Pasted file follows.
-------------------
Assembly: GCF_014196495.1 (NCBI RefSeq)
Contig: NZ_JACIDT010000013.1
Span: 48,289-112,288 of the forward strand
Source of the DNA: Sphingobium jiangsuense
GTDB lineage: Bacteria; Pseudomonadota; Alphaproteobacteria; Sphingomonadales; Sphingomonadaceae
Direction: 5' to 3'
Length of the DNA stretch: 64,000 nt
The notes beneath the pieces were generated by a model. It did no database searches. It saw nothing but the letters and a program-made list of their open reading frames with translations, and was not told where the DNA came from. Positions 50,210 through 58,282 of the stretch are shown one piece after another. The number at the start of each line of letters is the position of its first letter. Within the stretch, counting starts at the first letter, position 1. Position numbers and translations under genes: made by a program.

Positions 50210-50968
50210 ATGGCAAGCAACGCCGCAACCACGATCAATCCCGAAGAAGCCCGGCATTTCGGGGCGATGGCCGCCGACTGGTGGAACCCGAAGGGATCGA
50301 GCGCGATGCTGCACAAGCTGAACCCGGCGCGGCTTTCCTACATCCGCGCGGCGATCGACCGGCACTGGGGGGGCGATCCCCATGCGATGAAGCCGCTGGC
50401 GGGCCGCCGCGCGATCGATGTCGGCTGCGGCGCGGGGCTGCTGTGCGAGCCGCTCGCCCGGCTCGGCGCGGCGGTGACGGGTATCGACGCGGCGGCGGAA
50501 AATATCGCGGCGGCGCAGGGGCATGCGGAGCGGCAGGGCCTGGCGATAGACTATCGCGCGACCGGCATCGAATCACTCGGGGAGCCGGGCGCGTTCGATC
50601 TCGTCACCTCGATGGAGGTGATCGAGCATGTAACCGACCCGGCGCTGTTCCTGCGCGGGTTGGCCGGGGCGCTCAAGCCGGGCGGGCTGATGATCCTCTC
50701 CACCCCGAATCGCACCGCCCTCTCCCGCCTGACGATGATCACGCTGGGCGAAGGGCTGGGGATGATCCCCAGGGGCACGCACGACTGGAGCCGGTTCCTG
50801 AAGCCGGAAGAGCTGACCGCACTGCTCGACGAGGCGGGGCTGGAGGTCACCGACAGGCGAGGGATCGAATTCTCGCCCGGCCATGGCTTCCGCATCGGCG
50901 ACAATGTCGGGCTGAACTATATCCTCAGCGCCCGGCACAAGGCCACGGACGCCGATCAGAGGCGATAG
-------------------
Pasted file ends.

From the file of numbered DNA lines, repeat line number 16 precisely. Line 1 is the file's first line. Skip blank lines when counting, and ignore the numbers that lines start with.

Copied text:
50801 AAGCCGGAAGAGCTGACCGCACTGCTCGACGAGGCGGGGCTGGAGGTCACCGACAGGCGAGGGATCGAATTCTCGCCCGGCCATGGCTTCCGCATCGGCG